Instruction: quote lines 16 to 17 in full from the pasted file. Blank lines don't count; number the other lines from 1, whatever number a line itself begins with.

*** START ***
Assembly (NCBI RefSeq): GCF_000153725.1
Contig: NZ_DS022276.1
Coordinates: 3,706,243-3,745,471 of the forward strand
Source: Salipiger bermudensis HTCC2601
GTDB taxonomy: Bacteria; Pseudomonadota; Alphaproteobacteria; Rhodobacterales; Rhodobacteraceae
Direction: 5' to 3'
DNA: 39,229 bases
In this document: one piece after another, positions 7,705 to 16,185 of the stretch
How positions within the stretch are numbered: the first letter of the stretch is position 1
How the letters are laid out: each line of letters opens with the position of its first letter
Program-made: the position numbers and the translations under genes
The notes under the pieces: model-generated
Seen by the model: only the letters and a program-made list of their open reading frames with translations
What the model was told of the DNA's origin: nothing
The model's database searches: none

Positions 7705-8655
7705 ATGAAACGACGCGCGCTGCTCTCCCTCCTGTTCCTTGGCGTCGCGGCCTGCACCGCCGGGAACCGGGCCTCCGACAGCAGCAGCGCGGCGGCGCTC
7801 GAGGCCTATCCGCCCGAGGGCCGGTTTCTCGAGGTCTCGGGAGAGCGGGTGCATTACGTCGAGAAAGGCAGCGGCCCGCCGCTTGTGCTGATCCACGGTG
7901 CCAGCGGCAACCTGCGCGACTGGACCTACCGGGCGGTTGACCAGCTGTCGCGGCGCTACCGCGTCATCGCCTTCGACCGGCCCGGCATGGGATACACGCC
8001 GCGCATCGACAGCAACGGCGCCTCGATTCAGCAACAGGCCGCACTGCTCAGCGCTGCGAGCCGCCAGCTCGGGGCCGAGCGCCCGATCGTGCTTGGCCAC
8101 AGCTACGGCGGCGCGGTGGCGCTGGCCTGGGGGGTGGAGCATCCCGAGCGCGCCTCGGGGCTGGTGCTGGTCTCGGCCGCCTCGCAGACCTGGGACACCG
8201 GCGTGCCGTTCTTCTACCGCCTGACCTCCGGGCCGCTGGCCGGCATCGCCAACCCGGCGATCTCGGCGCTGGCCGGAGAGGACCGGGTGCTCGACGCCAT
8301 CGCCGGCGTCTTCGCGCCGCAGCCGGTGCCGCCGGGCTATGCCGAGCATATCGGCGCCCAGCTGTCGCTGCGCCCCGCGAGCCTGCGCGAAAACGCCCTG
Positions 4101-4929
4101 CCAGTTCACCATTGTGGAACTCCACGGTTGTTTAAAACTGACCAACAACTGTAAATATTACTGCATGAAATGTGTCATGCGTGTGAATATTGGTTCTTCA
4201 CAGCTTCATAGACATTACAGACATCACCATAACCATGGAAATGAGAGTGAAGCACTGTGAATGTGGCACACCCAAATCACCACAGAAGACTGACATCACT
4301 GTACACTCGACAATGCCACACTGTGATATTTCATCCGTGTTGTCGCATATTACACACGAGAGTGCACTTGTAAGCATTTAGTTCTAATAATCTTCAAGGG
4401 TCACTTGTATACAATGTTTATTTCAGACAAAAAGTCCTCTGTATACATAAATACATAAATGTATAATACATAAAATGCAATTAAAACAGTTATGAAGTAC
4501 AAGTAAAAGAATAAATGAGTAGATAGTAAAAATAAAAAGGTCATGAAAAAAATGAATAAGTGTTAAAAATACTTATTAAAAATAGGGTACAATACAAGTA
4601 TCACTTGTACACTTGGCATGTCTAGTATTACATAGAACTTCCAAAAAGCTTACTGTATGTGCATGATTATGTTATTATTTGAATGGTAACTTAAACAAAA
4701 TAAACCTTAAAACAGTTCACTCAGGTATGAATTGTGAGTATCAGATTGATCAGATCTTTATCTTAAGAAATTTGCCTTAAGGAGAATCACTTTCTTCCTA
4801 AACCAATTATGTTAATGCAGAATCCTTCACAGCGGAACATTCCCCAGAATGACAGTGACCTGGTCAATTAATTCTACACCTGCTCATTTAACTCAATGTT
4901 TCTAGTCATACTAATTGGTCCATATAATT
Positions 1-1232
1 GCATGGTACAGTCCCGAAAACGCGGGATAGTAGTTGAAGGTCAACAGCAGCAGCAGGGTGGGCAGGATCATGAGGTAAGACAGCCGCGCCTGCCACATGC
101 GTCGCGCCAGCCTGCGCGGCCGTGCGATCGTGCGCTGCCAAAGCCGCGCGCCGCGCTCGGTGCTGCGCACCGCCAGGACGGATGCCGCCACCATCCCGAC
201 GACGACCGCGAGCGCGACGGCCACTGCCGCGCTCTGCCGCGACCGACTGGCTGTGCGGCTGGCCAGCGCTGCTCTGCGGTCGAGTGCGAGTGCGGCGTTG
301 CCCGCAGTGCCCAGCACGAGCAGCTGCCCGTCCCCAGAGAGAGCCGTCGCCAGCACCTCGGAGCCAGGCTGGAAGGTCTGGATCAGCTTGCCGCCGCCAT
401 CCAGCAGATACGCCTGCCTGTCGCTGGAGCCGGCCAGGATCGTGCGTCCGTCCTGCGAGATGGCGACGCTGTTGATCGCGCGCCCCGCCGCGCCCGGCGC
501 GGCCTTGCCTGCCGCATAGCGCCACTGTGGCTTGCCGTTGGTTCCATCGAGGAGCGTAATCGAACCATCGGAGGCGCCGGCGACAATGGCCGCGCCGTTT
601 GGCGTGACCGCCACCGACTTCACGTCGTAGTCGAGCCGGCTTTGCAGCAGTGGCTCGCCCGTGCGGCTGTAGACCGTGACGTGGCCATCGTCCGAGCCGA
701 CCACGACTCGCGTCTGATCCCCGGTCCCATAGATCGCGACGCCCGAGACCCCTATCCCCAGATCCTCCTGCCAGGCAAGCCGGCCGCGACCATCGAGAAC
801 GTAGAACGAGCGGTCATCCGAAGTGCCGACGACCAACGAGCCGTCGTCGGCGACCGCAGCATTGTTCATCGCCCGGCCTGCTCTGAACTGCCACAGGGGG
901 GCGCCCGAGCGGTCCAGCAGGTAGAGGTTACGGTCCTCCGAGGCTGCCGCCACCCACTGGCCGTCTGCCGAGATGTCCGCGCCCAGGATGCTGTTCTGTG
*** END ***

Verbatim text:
Positions 7705-8655
7705 ATGAAACGACGCGCGCTGCTCTCCCTCCTGTTCCTTGGCGTCGCGGCCTGCACCGCCGGGAACCGGGCCTCCGACAGCAGCAGCGCGGCGGCGCTC